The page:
By Marty Cantor: This is going on a few lists where there may be some fen who remember this Art Widner board game.
Right, you read the name up above correctly — Art Widner.
Interplanetary is a board game which Art Widner invented in 1943.
From paperwork (which I cannot now find) I believe that there may very well have been several boards many decades ago but I am certain of one board which is still in existence, the board I used when I played the game last night.
Some time after I joined LASFS in 1975 I discovered that LASFS had not only a board for this game but also various playing pieces. And paperwork showing that others had made attempts to make the game more playable than what was apparently earlier versions of the game.
As a seasoned board game player I soon found that the game seemed to need quite a bit of work to make it fully playable and I worked on the game, off and on, for several years. This work required the cooperation of other LASFS’ game players. Finally, in 2007, after many years of not paying attention to the game, I put what I consider to be the finishing touches on the game – and then again put the game aside for about 10 years.
Until last night.
A couple of weeks ago I i/n/v/e/i/g/l/e/d/ convinced three women who were new to the Friday Night Board Gaming Meetup I run to play a Eurogame called Wars of the Roses. This is a longish game of some intricacy. They loved the game so I thought I would introduce them to Interplanetary so I printed the rules and handed them out.
Last night 4 of us played Interplanetary. It is, obviously, not a Eurogame-style game, depending as it does on the rolling of dice. Interplanetary is, though, a game with some strategy and a spectacularly different board than any other game.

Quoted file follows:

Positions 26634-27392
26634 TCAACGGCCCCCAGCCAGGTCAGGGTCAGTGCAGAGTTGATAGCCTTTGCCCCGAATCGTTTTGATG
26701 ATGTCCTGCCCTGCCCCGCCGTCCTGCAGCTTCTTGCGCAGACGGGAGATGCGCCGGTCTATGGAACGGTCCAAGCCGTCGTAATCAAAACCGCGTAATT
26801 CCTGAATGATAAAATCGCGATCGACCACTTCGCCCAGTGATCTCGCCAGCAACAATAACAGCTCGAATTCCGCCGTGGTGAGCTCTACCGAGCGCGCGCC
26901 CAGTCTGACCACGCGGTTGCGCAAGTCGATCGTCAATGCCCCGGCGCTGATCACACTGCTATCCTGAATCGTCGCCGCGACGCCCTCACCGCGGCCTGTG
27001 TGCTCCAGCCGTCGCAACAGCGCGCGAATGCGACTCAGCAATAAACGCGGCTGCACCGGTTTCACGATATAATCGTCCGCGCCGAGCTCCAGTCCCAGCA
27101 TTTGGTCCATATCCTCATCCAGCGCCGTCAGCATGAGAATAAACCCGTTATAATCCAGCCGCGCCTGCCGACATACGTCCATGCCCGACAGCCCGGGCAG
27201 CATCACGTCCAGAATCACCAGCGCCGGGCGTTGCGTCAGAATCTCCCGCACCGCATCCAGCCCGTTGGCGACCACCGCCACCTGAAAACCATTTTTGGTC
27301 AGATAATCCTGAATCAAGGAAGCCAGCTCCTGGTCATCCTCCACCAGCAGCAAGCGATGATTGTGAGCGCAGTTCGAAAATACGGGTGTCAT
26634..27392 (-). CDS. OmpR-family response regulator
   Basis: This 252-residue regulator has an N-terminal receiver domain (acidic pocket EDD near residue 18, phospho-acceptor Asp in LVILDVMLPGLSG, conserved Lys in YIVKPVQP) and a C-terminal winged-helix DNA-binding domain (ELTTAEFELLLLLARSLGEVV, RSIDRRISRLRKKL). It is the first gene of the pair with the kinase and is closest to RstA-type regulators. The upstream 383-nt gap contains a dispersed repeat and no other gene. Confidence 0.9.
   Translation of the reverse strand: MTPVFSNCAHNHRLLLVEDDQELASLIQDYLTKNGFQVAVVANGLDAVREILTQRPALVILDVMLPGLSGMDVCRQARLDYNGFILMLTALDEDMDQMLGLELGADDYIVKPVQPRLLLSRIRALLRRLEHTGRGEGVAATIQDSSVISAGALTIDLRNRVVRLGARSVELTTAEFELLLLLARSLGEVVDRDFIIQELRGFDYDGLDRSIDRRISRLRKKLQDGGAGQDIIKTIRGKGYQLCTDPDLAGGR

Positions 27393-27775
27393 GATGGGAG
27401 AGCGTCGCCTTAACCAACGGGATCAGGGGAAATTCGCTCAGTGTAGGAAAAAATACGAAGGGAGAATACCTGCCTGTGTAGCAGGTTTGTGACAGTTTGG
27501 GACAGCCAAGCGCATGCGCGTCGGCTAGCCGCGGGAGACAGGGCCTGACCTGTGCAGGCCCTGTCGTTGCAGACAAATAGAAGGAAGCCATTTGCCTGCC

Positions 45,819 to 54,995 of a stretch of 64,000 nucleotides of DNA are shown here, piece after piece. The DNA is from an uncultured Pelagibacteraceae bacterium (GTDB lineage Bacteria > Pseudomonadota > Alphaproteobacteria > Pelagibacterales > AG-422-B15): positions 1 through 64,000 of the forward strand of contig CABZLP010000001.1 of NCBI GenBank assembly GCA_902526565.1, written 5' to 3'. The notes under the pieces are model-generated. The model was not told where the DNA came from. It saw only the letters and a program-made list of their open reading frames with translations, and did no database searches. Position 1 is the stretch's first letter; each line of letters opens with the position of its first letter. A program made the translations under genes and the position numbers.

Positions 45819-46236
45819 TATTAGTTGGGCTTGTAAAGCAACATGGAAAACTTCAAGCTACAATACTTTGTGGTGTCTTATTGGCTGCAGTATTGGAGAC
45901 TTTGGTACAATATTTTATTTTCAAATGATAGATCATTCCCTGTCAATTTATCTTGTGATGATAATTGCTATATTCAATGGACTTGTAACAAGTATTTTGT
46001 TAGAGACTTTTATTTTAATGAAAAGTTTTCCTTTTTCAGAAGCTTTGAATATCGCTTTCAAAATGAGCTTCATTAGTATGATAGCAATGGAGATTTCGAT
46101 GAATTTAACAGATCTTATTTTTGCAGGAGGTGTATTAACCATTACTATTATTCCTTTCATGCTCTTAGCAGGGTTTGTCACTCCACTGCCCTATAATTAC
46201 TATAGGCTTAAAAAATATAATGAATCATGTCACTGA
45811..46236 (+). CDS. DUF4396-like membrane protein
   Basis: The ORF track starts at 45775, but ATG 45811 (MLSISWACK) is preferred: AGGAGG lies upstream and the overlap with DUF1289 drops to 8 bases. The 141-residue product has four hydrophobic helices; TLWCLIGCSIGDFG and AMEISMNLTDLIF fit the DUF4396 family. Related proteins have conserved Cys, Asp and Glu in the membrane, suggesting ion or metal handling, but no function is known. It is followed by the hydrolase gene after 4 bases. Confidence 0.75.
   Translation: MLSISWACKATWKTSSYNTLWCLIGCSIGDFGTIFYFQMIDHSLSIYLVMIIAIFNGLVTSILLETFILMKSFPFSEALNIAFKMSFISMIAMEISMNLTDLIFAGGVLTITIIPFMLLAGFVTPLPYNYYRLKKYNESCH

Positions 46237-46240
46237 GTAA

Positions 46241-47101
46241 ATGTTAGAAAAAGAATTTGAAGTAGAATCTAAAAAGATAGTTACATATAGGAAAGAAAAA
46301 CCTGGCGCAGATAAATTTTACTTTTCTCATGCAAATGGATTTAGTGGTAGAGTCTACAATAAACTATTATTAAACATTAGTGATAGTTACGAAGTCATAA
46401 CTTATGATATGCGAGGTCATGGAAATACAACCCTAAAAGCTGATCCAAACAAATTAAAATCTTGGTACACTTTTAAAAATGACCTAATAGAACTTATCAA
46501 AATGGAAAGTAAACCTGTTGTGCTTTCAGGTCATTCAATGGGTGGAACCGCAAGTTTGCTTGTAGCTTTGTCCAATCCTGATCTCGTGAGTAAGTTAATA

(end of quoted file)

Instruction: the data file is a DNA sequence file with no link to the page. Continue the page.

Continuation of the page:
We had fun.
As will be seen slightly in the older photo and in a newer one I just sent to Mike what appears to be a cometary orbit is the orbit of the Negasphere, a black hole. I should point out that Art was influenced in part of this game by Doc Smith’s Lensmen Series. (I mean, Thionite? Rith? two cargoes of illicit drugs which can be delivered to Earth from one of the planets.)
any chance that copies of rules/board might be made available for study?
Without the board (to give one a chance to game-test the rules), the rules by themselves will not tell one all that much about how the game plays. The board we use is composed of two 5 foot by 5 foot pieces of heavy plywood, so there is no way it can be made available for study away from where it is stored. The board is made of HEAVY plywood so that it will not warp.
Also, the game pieces are common items used in an unusual manner and they are integral to the game.
If you can make it to LASFS, contact me in advance so that the game can be set up and played. Please note that I am the only currently attending member of the club who has thoroughly studied the game.
I remember playing this at the 1984 World Con. Because of the large size of the group long time players said we were running into situation’s they’d never seen before. Like the same cargo being hijacked five times before reaching Earth.
I might still have a copy of the rules from that game.
If you can find your copy of the rules from the game you describe I would appreciate it if you could send me a copy at [email protected] as I am very interested in comparing them to the rules we used to play the game last week.
Also, As it was pirates hijacking the same cargo, that cargo would have never reached Earth as pirates are only allowed to sell their cargoes to fences on Mars.
The rules are not with my other paperwork from the con so they may have been thrown out. I’ll let you know if I run into them.
Earth. Mars. I just remember it changing hands a lot heading in-system.
I spent several hours playing but cut out early to see the Masquerade. (Yes the whole thing to the end of the awards.) Ran into another player the next day and found out the annoying kid who kept chanting “I’m gonna wi’in, I’m gonna win” every ten minutes, actually did.